Let me provide you with one example. This relates to what are increasingly being viewed as overly ambitious targets for biofuels. These have not only sent confused signals concerning oil industry investment needs, but have also led to their appeal being questioned due to unforeseen impacts in such areas as food prices and the diversion of land-use.

The other issue is sustainability, with its main two components: air quality and climate change.

I think we should recognize that the automobile and truck industries, as well as the refining industry, have a good track record in reducing the pollutant emissions of vehicles. For example, EU specifications for maximum sulphur content of petrol and diesel was reduced to 50 parts per million three years ago, and is set to fall to just 10 parts per million next year. And across the world I am optimistic that much can be progressively achieved in the near future.

Today, climate change is a central concern for us all, but there is no ‘silver bullet’ to solve this challenge. No doubt, addressing it will require a plethora of measures.

In this regard, reducing greenhouse gas emissions from stationary sources, such as power stations, the single largest source of emissions, could represent a significant low-cost path to climate change mitigation. Carbon dioxide capture & storage is a technology that has a high economic mitigation potential, and according to the IPCC, it could contribute to as much as 55% of the global CO2 mitigation effort needed to stabilise GHG concentrations in the atmosphere.

Of course, developed countries should take the lead in this mitigation effort, given their historical responsibility, as well as their technical and financial capabilities. This is in line with the United Nations Rio Summit and UNFCCC principles of common but differentiated responsibilities and respective capabilities, as well as the principle of equity.

Let me finally address a more immediate concern facing us today – the ongoing global financial crisis and its impact on the real economy.

It is still difficult to know how deep, how long, and how widespread this crisis may turn out to be. Clearly the short-term risks are skewed towards the downside. From an oil market viewpoint, all organizations including OPEC have reduced drastically their projections for oil demand in 2008 and 2009. And oil prices have declined by around US$90 in just four months, with associated increased volatility. Low prices send weak signals to investors in upstream and downstream oil projects, and, to a great extent, sow the seeds for possible sharp increases in prices and volatility. This was witnessed in the not so distant past, in both the 1980s and 1990s.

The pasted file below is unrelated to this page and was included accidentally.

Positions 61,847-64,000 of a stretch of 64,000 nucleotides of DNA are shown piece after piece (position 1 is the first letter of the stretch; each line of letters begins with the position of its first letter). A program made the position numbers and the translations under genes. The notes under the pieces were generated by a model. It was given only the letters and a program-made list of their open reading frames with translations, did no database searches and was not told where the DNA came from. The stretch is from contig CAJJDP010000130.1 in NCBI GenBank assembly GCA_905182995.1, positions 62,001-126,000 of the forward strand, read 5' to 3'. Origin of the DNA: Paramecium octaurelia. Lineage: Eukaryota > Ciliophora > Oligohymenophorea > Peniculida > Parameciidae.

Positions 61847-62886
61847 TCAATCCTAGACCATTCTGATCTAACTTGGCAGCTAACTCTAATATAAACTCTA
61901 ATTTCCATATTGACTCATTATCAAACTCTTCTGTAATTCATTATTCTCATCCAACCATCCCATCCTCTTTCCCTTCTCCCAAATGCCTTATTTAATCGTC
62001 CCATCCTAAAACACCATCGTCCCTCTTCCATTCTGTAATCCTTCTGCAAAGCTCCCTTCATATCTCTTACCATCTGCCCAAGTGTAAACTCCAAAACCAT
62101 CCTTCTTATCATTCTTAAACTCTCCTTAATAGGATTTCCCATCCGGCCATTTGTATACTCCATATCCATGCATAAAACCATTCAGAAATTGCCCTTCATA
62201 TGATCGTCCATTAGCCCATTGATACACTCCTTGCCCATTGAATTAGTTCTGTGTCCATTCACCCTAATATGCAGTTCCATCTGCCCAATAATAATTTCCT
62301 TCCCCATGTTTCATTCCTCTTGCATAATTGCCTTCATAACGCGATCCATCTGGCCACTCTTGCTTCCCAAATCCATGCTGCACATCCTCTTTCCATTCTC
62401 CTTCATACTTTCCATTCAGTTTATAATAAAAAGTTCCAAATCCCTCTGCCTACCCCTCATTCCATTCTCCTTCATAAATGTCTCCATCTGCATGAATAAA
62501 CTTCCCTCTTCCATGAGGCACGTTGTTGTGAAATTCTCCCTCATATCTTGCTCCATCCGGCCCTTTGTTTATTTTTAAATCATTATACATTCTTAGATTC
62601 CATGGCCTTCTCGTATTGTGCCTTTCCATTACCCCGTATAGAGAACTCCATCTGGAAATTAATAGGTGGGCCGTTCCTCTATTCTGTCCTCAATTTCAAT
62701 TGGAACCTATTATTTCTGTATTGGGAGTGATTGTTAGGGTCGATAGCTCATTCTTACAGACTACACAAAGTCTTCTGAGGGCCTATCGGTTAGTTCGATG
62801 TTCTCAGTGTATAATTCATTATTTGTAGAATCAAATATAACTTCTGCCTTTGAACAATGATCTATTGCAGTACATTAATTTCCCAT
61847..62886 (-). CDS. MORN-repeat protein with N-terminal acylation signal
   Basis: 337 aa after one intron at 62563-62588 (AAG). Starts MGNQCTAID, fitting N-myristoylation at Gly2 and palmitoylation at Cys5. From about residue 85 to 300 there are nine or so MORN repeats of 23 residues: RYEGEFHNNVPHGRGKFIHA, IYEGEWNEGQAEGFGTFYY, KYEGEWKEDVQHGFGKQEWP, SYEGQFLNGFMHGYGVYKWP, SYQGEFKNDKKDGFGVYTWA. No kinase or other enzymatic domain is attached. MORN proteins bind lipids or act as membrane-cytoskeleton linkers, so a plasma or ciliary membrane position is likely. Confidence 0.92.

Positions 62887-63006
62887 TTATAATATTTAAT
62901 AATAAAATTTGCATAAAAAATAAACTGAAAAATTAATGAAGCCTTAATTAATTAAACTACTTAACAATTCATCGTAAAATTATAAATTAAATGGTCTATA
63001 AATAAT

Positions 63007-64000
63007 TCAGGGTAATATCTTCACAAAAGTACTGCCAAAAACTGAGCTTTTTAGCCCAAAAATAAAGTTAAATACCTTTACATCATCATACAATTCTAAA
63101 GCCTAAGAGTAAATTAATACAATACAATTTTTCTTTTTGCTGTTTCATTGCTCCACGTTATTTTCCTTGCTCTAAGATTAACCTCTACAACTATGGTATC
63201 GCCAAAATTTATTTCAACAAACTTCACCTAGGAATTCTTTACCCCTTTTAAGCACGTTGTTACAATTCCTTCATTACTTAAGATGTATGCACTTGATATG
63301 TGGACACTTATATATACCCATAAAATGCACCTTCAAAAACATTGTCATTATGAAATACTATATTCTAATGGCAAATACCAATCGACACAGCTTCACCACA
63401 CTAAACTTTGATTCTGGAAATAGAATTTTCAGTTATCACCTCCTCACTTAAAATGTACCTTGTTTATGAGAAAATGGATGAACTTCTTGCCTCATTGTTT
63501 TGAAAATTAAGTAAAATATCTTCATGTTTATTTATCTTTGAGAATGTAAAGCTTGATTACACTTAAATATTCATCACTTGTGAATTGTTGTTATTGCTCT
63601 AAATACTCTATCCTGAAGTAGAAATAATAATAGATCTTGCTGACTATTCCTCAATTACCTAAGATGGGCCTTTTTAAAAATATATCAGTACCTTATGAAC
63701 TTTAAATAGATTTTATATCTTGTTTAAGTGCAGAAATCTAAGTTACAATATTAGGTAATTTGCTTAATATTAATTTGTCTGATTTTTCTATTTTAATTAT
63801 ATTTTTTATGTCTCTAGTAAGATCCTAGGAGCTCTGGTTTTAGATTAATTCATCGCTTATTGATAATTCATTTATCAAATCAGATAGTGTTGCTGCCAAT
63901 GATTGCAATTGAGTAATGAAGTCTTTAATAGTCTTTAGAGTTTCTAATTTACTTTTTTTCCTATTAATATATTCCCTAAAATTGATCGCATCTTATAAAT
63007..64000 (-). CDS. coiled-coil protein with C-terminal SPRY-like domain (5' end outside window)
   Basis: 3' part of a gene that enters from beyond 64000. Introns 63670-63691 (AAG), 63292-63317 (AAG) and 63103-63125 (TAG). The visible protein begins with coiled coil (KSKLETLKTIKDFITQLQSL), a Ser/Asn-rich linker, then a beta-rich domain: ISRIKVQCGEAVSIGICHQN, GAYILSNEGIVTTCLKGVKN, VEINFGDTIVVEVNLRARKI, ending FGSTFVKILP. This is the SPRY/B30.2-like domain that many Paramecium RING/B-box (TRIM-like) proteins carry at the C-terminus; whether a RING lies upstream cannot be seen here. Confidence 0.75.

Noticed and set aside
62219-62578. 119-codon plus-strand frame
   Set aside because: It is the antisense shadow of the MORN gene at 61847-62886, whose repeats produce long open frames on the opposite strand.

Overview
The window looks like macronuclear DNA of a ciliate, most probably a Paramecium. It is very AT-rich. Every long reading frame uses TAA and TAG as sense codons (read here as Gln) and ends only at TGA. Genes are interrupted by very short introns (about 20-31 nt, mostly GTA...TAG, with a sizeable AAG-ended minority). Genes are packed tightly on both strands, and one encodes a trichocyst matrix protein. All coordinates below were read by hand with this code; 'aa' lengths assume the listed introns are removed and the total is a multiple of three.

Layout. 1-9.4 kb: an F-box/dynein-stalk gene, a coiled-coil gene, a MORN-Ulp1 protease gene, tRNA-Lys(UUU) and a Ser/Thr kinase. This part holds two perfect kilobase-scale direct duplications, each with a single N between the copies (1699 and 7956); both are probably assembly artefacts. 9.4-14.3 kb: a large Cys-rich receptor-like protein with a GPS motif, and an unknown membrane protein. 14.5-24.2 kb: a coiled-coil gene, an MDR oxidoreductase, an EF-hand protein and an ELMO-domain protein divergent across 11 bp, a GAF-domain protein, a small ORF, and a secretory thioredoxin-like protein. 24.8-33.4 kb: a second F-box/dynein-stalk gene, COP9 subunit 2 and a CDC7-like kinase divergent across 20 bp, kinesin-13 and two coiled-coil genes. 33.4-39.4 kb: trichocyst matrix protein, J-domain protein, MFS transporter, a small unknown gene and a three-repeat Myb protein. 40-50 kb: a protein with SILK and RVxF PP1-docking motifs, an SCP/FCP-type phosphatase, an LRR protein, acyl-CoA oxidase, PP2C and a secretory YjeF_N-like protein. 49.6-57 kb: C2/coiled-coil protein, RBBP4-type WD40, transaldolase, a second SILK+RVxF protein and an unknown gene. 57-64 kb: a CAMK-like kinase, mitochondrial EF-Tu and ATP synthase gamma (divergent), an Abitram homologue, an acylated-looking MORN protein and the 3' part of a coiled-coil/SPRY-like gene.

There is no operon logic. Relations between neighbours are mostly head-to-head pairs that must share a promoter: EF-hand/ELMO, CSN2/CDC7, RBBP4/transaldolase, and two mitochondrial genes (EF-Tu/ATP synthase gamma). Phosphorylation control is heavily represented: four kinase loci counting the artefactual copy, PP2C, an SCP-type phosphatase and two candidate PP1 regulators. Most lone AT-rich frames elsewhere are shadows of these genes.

It is also important to recall events only a few months ago. We saw record high crude oil prices, which drew attention to the role of financial markets, as well as the then declining value of the dollar, in driving the crude oil price and volatility, in particular through increased speculative activity. Many believe that the proper functioning of futures markets has been altered by the various loopholes that effectively allow unlimited and undetected speculation, far beyond the limits of healthy liquidity-providing levels towards damaging price-distorting ones. The financial turmoil of the past two months has certainly provided more broad-based evidence of the possible adverse impacts of loosely regulated financial markets.

What I should like to add is that during these periods of price swings and volatility, the market has remained well-supplied. OPEC has, and continues to demonstrate its commitment to market stability at all times.

If I were to try to sum up, in one word, the future of energy, in line with what I have shared with you today, it would be: “interdependence”. And this is why we at OPEC believe that dialogue and cooperation is the way forward.

Thank you for your attention.